What to Do?

Minimum Requirements: The bare minimum a Builder must do to comply with Title 7 is discussed in the section titled "The Absolute Least".  This section discusses the opportunities Builders have to more pro-actively approach Title 7.

Opportunities: In addition to merely doing the absolute least to comply with Title 7, Builders have the option to make use of various opportunities created by Title 7. As examples:

  • Establish Written Maintenance Requirements: Title 7 requires the Buyer to follow all reasonable written maintenance requirements (California Civil Code Section 907). Thus, a Builder has an opportunity to shift some of the burden for a failure to comply with the Performance Standards by obligating the Buyer to perform specific recommended maintenance obligations and practices. Such obligations and practices must be provided to the Buyer in writing. This is a defense that may be asserted by the Builder, but only if the maintenance recommendations are reasonable and are provided to the Buyer in writing. (Nevertheless, the homeowner is still required to perform "commonly accepted maintenance standards," whatever those standards are determined to be.)
  • Enhanced Protection Agreements: There is some room to further define the Performance Standards established by Title 7 by creation of an Enhanced Protection Agreement. A Builder may be able to eliminate some of the ambiguity or vagueness in the Performance Standards by creating their own more precise standards which the Builder expects to satisfy. A Builder may either create its own standards or use currently available standards provided they equal or exceed Title 7's Performance Standards. Some Builders, attorneys and design professionals have adopted the construction standards found in the publication entitled "California Building Performance Guidelines for Residential Construction and Homeowner Maintenance Guide". If a Builder creates standards, those new standards must be recorded as well as provided to Buyers, or else they will not be enforceable (see Recordation of Documents).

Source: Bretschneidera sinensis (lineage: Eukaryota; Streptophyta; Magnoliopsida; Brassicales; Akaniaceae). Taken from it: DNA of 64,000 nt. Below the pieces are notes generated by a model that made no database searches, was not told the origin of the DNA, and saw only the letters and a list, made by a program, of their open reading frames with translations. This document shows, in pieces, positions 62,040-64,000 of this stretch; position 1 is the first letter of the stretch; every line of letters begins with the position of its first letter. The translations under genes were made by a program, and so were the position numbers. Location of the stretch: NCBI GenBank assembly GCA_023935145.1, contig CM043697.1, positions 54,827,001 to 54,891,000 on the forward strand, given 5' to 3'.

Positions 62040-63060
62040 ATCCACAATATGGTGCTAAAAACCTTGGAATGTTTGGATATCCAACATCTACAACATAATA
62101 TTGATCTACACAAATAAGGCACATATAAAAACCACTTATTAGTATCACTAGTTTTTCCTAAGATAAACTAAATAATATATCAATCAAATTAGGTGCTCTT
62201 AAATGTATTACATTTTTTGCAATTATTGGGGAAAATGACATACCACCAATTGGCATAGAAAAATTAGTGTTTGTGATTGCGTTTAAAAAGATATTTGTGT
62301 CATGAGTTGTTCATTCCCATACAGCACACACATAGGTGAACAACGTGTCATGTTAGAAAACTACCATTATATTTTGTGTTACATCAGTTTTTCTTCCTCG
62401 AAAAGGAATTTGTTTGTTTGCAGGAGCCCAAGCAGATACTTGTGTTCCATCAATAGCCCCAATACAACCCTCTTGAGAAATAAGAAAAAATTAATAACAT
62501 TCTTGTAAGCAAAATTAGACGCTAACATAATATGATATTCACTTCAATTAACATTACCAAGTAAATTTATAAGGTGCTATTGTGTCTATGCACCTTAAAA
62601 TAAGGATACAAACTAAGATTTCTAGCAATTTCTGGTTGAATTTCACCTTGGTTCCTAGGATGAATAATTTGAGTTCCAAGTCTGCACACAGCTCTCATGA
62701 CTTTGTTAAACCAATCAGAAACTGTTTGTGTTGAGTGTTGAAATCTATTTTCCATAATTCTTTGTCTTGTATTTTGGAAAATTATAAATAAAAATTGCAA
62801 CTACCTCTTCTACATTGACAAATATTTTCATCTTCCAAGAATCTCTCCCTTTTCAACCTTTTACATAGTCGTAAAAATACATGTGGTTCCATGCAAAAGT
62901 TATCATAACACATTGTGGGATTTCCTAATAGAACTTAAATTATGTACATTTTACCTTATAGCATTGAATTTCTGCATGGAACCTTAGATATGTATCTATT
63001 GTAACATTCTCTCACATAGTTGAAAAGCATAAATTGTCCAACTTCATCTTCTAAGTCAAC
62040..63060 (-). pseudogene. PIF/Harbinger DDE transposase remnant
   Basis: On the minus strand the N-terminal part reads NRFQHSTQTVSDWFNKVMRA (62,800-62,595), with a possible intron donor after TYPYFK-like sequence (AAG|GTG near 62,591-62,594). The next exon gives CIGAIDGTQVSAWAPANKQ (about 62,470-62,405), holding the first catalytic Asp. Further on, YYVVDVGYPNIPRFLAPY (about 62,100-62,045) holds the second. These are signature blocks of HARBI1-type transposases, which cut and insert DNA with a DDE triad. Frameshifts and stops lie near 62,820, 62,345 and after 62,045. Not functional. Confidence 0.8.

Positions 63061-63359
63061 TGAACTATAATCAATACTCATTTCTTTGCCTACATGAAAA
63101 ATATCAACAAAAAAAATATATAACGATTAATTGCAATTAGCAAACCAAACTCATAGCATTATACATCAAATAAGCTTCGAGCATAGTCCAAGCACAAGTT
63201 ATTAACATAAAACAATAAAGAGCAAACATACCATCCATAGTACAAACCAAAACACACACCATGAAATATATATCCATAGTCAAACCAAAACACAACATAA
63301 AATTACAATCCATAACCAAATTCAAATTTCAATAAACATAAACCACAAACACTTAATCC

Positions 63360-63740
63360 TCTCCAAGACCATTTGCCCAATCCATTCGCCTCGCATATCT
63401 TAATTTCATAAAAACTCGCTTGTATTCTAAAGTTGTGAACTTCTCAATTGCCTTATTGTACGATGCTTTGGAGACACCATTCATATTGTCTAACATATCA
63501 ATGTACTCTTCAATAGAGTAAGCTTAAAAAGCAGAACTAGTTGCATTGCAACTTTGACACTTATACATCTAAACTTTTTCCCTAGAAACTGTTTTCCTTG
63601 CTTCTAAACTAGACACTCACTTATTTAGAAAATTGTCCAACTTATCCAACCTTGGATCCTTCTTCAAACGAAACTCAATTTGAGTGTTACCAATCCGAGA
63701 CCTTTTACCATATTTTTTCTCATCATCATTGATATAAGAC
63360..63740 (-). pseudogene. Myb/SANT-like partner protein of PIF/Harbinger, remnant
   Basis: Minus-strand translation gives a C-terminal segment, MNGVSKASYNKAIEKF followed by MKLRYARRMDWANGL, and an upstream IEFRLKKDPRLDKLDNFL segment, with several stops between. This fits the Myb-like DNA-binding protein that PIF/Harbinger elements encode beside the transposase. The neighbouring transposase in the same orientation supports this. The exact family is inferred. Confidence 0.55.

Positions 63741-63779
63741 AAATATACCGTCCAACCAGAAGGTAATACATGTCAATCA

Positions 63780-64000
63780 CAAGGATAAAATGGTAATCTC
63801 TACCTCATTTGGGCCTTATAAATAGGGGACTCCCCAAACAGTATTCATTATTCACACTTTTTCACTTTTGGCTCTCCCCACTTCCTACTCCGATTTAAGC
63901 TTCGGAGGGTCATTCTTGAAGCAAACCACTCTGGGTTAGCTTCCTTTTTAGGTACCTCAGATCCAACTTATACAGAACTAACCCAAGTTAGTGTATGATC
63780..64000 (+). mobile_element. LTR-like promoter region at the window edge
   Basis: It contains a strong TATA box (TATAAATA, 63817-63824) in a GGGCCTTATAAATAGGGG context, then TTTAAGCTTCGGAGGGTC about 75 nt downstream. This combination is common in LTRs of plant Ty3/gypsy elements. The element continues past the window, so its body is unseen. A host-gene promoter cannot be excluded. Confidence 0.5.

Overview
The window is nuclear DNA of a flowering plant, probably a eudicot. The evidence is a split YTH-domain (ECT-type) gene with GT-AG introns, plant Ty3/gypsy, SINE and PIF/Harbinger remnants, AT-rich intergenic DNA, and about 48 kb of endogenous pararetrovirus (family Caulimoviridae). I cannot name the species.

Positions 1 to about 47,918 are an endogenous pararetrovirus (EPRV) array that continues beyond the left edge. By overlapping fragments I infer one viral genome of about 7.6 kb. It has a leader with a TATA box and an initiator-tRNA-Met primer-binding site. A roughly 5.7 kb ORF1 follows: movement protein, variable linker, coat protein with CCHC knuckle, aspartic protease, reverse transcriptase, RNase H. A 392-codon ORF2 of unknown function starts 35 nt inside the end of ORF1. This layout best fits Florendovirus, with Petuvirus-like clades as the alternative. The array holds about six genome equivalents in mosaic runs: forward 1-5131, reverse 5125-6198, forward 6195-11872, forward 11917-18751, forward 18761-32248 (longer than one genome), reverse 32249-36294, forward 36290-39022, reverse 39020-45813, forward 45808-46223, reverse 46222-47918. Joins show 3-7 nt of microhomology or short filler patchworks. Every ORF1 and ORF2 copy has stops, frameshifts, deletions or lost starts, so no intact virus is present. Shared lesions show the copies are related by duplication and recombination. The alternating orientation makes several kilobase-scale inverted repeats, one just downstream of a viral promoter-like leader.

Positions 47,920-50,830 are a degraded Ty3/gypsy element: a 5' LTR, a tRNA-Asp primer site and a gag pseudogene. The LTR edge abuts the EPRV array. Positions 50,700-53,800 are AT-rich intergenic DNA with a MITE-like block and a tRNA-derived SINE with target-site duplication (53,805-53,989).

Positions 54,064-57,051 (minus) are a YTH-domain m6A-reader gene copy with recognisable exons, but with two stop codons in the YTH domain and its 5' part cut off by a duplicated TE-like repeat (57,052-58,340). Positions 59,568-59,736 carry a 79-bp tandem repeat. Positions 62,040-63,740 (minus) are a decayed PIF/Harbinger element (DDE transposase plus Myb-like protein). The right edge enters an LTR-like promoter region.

Builders may consider the items discussed in the section titled "Careful Planning."

As understanding of Title 7 continues to evolve (hopefully the courts will begin providing guidance in the next few years as the 10 year statute of limitations begins to trigger litigation on 2003 construction and trial court decisions are appealed to the appellate courts which then issue opinions that provide some guidance).  As the courts begin to rule, proper recommendations may change or become more definitive.

It is rather difficult to proceed into the maze of Title 7 implementation without legal advice. What we hope to accomplish with our Title 7 Discussion is to provide some helpful insights as Builders undertake this arduous task of reading, understanding and implementing Title 7. No doubt these comments raise additional concerns or questions. As always, we are available to assist our clients with these matters.